The journey was tedious and Miriam alternately walked a few miles and sat on the ass when her back ached too much to continue. Yossef was kind to her and they stopped far more frequently than he would have done on his own. The full moon and the conjuction of Jupiter and Venus lit the sky and afforded them some help in finding their way.

They stopped in Shechem after the first night’s walking and Miriam slept all day with exhaustion. Yossef once again asked her to stay behind and he’d hurry back to her but she said that an angel had told her she had to accompany him. That meant he wouldn’t mention it again, in case he offended his god or his angels—he heard some fearsome tales about what they could do to humans who upset them, plus Shechem was in Samaria, and they were all ne’er-do-wells, it was accepted fact to all other Jews, including Galileans. Having said that the inn, in which they’d rested and eaten seemed okay and they’d arranged to stop there on the way back.

As Yossef got the donkey from the stable the innkeeper said quietly to him, “According to my wife, she thinks your baby isn’t far away.”

“It’s not due for three or four days yet, and it’s her first one, so my aunt thought she might be later.”

“Well all I’m saying is watch her, the baby is sitting low which means it’s not going to be very long.”

Yossef thanked him and he and Miriam set off in the early evening. He made her ride and drove the poor ass at a faster rate than the day before, arriving at Jerusalem, where they managed to find a place to rest for a couple of hours and something to eat before entering Bethlehem in the mid morning.

The first priority was somewhere for Miriam to rest and the town seemed more busy than ever. Yossef approached the innkeeper and offered to pay over the odds for somewhere for his wife to rest. The innkeeper shrugged, “I’m absolutely full to the roof and even that has people sleeping on it. Sorry, mate, but the place is heaving.”

As Yossef was about to turn away his wife looking exhausted on her lowly mount, the innkeeper’s wife ran out. “Look, I’ve persuaded my husband to let you rest in the stable. It isn’t much but it’s out of the glare of the sun and your wife can rest on some bales of straw.”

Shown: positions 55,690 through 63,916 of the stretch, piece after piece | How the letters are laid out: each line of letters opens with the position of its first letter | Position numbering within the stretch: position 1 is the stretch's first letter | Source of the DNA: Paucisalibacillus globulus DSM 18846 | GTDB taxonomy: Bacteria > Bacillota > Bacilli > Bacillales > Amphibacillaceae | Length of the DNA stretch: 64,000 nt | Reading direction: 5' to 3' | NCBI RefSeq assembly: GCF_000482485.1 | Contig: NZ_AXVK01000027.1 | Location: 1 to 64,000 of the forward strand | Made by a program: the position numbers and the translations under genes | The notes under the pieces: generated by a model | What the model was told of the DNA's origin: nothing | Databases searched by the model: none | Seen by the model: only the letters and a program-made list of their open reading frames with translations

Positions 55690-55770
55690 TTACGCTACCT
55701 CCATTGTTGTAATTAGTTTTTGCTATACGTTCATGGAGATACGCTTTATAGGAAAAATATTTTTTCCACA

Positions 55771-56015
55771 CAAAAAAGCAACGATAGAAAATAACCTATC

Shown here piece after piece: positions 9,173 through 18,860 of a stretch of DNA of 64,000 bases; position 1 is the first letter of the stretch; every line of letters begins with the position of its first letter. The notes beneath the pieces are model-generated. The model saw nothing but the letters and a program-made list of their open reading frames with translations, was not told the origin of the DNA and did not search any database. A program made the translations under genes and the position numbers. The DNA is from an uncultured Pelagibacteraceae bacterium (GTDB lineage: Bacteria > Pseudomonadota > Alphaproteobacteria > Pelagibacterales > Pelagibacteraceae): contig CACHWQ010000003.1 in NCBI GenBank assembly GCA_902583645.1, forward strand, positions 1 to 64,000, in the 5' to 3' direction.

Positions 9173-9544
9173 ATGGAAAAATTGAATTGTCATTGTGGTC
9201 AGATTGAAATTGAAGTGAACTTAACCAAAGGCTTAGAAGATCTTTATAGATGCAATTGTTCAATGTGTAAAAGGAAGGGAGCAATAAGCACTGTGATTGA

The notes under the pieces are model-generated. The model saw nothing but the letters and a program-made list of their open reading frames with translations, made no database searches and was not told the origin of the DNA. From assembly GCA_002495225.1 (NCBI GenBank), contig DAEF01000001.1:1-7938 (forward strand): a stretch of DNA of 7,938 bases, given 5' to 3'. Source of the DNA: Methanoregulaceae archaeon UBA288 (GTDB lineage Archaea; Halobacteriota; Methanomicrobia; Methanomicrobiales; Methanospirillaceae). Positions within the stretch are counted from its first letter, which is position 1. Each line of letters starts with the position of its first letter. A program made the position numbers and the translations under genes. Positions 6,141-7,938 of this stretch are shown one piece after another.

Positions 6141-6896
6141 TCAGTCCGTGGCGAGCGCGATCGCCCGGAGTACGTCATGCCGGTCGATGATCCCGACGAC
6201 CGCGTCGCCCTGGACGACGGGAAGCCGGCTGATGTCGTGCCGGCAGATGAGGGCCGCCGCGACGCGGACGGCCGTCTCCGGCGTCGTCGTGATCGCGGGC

Yossef thanked his hostess and led the tired donkey and its precious burden round to rear of the yard and into the stable. Miriam’s waters broke as she dismounted and the first of many contractions happened. Yossef was in uncharted waters and fled to bring the innkeeper’s wife back with him. She made arrangements for a local wise woman who acted as midwife to come and help the struggling Miriam.

The labour went on for hours and Yossef watched helplessly as his young wife alternately groaned and yelled, sweating with the effort while he paced up and down. At one point she called him, “Yossef, my husband, you must take care of this child,” she indicated her baby by rubbing her distended belly. “He must be called Yeshu and he will be a great man, for God himself has told me. Promise me this, my husband.”

“Of course, Miriam my wife, he will be a great man and we will obey the will of God.”

She thanked him groaned again before almost passing out with the labour pains. Some two hours later, as Yossef paced up and down he heard Miriam scream loudly followed by a groan, then the cry of a baby. His heart raced with excitement, he was going to be a father—he was a father—and God had said their son would be a great man. He couldn’t wait to hold him in his arms—his first child—his son. His head was swimming with emotion and he felt himself sniffing back the odd tear—he mustn’t let his wife or more importantly his son see him showing any weakness.

“Your wife is sleeping, she’s very young isn’t she” said the older lady almost in an accusatorial tone.

“How is she?”

“Exhausted for now, but she’s young and strong, she’ll be well in a couple of days.”

“And my son, Yeshu?”

“Son? Are you mad, you have a lovely daughter—take good care of her.”



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This story is 1526 words long.